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19th-century Latter-day Saints at war examined in new BYU publication

In a new book published by the Brigham Young University Religious Studies Center, scholars examine the involvement of members of The Church of Jesus Christ of Latter-day Saints in 19th-century wars.

Edited by Robert C. Freeman, "Nineteenth-Century Saints at War" starts where other books on the topic end, with insights on the experiences of men and women who participated in the American wars of that century.

A statement by Church President David O. McKay offers perspective on when war is justified: "There are two conditions which may justify a truly Christian man to enter — enter, not begin — a war: (1) an attempt by others to dominate and to deprive another of his free agency, and (2) loyalty to his own country. Possibly there is a third, viz., defense of a weak nation that is being unjustly crushed by a strong, ruthless one."

Latter-day Saints were required to choose war or peaceable solutions at least four times during this period in history, according to Freeman. The first came in 1846, just after the Saints had begun their westward exodus from Nauvoo, Ill.

The "Utah War" or "Mormon War" was entered in an act of self-preservation in 1857, and the Civil War was the first formal conflict in which a Latter-day Saint died in battle.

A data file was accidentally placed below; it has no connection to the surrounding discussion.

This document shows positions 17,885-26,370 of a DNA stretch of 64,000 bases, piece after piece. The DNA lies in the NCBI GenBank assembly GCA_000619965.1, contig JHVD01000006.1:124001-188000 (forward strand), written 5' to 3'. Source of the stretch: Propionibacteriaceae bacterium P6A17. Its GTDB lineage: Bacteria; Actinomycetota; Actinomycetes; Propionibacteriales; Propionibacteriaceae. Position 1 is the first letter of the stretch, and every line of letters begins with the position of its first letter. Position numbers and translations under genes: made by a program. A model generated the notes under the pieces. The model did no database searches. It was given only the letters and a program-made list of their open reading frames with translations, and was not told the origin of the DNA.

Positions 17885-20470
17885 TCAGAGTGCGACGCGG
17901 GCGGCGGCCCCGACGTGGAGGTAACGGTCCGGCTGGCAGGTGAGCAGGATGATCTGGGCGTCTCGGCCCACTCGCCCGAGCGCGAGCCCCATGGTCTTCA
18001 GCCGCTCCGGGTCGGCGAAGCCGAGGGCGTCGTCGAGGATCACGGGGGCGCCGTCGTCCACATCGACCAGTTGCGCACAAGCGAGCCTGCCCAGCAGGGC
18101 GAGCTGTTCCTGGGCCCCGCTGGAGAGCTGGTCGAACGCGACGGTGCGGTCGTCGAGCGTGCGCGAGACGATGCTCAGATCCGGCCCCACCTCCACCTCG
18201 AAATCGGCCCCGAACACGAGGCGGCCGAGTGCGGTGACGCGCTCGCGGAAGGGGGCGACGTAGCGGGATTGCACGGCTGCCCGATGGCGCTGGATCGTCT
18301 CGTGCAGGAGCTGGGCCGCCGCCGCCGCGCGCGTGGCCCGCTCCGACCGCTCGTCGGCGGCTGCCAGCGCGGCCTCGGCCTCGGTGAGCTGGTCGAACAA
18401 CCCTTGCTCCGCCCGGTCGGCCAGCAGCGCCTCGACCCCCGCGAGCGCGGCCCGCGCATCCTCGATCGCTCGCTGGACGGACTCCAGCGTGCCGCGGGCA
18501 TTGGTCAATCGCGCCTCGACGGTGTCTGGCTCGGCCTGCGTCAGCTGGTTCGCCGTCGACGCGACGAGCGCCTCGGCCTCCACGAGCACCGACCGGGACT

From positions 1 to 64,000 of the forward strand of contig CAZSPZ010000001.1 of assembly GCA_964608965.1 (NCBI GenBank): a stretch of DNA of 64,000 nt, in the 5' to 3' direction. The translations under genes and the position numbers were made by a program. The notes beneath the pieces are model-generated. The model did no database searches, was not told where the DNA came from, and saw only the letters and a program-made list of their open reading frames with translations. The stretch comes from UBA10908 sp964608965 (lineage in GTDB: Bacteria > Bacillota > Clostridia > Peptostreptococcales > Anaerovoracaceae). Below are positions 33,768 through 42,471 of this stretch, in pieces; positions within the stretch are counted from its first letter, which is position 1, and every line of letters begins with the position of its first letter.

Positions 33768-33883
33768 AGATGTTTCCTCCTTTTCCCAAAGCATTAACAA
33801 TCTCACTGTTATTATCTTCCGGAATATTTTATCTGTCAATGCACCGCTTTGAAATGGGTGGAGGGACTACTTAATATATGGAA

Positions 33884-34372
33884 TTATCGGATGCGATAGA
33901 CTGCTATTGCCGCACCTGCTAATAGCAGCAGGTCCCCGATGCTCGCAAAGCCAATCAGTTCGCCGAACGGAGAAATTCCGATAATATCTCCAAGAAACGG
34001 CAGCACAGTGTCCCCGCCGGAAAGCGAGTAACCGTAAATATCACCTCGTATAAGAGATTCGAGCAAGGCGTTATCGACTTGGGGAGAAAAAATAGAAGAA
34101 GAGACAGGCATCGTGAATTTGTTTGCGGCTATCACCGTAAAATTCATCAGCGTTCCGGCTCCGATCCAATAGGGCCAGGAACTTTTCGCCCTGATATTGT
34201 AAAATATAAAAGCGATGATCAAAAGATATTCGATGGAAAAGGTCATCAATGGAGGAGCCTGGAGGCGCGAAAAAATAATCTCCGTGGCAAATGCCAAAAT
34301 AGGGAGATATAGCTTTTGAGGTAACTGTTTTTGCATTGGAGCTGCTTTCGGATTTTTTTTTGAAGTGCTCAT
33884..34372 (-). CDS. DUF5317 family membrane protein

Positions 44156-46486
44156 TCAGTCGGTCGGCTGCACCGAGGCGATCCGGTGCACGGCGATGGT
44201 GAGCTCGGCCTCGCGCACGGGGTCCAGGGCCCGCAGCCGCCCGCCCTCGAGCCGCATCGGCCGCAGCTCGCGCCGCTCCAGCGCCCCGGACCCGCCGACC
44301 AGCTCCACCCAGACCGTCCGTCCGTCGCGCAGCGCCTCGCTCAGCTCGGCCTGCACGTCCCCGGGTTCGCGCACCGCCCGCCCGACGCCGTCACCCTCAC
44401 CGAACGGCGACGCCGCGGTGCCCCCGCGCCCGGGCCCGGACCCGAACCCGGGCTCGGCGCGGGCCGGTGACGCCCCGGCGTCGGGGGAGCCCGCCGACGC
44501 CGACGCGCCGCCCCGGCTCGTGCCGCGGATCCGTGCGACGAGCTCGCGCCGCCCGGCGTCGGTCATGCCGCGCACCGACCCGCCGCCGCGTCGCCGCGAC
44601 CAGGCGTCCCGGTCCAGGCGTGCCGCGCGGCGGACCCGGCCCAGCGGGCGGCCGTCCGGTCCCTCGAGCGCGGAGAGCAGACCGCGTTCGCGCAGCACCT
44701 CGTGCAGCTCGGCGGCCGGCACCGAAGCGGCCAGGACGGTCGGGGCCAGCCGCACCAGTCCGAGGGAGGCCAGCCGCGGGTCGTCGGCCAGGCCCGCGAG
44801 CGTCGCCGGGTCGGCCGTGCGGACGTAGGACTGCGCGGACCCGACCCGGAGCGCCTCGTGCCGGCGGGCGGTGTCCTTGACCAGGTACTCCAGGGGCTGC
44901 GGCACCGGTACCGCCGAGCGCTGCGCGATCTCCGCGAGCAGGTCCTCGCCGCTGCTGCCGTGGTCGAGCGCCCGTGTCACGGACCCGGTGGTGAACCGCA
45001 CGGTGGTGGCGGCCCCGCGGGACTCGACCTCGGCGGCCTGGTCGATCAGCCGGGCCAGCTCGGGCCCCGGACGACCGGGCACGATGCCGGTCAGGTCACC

In 1898 concern arose over an international conflict, since, if there was war, the Church's missionary effort could be stalled. With mixed feelings, President Wilford Woodruff "allied the Church with the United States of America" at the April 1898 General Conference of the Church, said Freeman.

The authors highlight the various responses of individual Latter-day Saints and the Church itself to the national conflicts that engulfed America during a turbulent century.

For more information, contact Robert C. Freeman, (801) 422-2484, robert_freeman@byu.edu.

Writer: Kaylene Vest

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Photo by Jaren S. Wilkey/BYU Photo

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